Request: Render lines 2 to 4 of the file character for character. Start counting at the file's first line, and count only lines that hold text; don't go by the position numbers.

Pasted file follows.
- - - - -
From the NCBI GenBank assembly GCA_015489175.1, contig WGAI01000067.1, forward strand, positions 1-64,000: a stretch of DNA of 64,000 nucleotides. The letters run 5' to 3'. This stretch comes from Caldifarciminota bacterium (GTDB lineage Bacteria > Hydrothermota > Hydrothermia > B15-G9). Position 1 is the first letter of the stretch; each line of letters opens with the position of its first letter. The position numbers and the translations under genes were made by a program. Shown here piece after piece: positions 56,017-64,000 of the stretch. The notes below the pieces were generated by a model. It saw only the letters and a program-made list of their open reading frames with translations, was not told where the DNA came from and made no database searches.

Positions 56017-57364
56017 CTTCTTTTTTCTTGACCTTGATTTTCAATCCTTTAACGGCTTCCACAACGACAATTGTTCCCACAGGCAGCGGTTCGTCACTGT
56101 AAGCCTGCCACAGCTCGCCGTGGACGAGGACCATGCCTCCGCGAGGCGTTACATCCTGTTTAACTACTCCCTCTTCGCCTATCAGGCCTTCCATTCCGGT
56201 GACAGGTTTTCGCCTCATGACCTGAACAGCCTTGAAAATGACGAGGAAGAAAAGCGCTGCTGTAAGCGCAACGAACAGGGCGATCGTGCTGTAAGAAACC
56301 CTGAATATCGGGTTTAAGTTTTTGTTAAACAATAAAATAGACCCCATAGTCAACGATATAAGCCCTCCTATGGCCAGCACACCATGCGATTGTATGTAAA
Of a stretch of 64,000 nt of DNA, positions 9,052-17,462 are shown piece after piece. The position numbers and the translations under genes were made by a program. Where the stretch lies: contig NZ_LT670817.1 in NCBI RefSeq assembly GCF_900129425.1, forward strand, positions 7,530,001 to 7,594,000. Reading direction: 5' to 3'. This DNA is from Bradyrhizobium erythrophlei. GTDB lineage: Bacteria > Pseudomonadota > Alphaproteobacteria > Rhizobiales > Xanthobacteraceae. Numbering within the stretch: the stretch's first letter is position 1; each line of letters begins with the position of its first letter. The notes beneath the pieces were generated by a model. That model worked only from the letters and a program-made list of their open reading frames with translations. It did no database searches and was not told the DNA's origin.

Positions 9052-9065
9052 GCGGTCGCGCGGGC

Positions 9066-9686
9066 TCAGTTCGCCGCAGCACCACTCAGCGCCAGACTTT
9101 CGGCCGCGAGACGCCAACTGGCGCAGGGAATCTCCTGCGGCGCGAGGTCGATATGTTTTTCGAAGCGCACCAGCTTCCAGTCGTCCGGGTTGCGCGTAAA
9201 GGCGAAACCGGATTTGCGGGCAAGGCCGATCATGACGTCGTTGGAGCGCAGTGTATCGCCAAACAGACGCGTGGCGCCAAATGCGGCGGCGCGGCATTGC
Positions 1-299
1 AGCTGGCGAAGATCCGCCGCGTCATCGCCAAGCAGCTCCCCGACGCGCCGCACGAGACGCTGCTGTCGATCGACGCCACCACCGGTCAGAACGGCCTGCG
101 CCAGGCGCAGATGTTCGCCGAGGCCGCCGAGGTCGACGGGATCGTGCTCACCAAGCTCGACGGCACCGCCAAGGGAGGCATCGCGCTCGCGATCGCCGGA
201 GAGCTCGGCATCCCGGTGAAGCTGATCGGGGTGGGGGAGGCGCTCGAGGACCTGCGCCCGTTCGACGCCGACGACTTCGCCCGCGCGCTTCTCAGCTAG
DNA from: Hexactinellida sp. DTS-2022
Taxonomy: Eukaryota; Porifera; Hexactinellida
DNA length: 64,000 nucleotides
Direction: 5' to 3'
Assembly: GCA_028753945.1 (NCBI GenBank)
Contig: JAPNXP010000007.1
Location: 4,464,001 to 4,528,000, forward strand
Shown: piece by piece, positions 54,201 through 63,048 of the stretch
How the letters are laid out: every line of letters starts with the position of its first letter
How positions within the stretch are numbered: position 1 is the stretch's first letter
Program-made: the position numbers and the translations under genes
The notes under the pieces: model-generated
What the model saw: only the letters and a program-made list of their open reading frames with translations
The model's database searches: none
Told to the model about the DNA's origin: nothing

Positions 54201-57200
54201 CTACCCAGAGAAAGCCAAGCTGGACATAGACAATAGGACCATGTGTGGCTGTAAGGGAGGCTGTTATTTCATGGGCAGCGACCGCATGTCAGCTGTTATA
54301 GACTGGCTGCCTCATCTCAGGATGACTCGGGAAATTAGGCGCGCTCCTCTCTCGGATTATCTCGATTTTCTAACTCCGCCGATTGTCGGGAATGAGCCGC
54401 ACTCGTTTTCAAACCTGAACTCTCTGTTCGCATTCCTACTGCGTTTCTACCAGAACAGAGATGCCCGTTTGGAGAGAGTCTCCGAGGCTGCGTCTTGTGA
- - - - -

Positions 56017-57364
56017 CTTCTTTTTTCTTGACCTTGATTTTCAATCCTTTAACGGCTTCCACAACGACAATTGTTCCCACAGGCAGCGGTTCGTCACTGT
56101 AAGCCTGCCACAGCTCGCCGTGGACGAGGACCATGCCTCCGCGAGGCGTTACATCCTGTTTAACTACTCCCTCTTCGCCTATCAGGCCTTCCATTCCGGT